Prime News Ghana

Chancellor to fast-track tax and spending measures

By Vincent Ashitey
Chancellor Jeremy Hunt
Chancellor Jeremy Hunt
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Chancellor Jeremy Hunt is to fast-track many billions of pounds worth of tax and spending measures from his debt plan, announcing them a fortnight earlier than expected.

The Treasury will outline details of the plans later on Monday.

It is the latest of a series of U-turns on policies announced in the mini-budget.

The move is designed to help reassure jittery markets before they open in London.

READ ALSO: Liz Truss still in charge despite U-turns, says Jeremy Hunt

The pound gained around 0.9% higher in early Asia trade on Monday to trade above $1.12.

The announcement of the £18bn U-turn on corporation tax on Friday and the firing of Kwasi Kwarteng as chancellor did not calm rising UK government borrowing costs.

On Sunday, Mr Hunt told the BBC that nothing was off the table.

Announcements by lunchtime and then a statement to the House of Commons will see many billions more in reversals of policy, to plug a hole in borrowing forecasts worth tens of billions.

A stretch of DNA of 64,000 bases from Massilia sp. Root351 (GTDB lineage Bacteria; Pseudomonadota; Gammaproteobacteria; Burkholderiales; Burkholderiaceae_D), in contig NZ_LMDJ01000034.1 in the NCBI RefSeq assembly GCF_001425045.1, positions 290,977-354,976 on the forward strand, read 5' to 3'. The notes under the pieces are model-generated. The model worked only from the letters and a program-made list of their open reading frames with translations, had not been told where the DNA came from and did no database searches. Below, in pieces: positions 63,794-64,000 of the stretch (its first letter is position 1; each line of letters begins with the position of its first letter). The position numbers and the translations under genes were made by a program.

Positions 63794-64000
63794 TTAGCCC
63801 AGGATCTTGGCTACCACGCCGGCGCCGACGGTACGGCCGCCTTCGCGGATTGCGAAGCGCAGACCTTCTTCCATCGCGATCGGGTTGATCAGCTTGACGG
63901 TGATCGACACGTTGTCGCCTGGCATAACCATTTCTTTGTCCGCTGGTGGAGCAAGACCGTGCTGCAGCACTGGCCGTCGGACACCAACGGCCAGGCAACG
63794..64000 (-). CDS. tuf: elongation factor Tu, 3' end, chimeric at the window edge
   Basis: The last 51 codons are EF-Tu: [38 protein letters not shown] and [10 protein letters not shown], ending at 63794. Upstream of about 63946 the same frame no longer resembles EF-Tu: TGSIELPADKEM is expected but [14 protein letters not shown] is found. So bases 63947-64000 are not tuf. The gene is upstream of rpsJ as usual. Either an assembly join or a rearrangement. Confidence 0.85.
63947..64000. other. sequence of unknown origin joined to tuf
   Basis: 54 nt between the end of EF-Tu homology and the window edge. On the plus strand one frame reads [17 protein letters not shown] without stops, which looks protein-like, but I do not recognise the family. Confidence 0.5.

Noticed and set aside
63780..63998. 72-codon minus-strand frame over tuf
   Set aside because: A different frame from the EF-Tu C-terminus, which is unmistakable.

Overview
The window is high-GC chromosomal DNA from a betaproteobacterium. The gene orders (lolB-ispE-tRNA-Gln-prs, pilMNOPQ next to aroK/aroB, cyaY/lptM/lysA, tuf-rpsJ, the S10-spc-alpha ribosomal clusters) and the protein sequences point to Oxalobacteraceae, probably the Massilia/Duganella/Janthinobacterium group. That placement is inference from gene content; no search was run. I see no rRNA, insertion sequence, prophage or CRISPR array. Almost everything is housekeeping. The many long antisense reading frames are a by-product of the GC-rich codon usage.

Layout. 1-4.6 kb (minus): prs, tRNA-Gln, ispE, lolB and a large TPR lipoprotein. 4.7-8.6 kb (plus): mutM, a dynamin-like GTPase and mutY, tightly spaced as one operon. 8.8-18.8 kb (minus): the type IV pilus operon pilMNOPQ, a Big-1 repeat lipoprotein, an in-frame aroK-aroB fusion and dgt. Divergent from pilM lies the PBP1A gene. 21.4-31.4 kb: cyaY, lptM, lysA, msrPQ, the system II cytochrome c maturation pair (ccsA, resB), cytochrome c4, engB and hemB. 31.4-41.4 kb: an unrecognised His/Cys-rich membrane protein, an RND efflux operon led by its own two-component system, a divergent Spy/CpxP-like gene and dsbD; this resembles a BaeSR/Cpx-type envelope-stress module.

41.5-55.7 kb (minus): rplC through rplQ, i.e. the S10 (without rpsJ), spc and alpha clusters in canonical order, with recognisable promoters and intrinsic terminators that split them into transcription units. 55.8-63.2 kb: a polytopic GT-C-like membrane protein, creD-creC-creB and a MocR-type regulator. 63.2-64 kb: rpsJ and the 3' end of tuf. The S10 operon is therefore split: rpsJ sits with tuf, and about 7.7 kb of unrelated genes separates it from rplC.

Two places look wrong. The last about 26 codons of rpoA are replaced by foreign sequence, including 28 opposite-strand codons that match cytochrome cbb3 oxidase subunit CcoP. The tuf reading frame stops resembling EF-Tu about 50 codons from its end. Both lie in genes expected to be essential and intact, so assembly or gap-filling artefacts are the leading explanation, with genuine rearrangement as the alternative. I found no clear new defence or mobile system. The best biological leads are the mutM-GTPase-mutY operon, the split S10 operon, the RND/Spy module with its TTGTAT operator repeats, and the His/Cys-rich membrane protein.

"The chancellor will make a statement later today, bringing forward measures from the Medium-Term Fiscal Plan that will support fiscal sustainability," a Treasury spokesman said.

READ ALSO: Kwasi Kwarteng sacked as Chancellor after mini-budget turmoil

The cut to National Insurance is expected to survive, as it has already very nearly passed through Parliament.

More clarity on the extent of savings in public sector spending could also be on the cards.

The Treasury has confirmed that the measures brought forward from the debt plan "will support fiscal sustainability".

There have been further conversations between the chancellor and the prime minister. Mr Hunt also met the governor of the Bank of England Andrew Bailey, and the head of the Debt Management Office, which has to sell Britain's debt, to brief them on plans.

Markets will reopen shortly here without support from Bank of England emergency purchases of government borrowing. This will be a key test.

Monday's moves, which could amount to a significant fiscal event in and of itself, is designed to reinject market confidence.

The Debt Plan will still be published in a fortnight's time on 31 October, alongside an official forecast from the Office for Budget Responsibility.